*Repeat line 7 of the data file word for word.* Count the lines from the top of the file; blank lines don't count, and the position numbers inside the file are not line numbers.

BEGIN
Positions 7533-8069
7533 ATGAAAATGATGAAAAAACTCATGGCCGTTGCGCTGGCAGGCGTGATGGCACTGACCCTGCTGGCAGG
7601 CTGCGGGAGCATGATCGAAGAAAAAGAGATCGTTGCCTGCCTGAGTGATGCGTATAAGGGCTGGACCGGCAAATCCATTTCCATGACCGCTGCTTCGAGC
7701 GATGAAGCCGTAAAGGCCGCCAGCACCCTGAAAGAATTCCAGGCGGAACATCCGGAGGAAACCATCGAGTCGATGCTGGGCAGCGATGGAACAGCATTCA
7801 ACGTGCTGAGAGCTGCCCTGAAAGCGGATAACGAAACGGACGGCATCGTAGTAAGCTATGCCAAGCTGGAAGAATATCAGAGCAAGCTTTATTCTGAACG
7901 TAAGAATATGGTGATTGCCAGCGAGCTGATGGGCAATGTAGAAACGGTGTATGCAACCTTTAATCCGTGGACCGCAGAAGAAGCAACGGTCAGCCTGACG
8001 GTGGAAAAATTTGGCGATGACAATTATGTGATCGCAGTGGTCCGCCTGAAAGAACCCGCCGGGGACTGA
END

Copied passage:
8001 GTGGAAAAATTTGGCGATGACAATTATGTGATCGCAGTGGTCCGCCTGAAAGAACCCGCCGGGGACTGA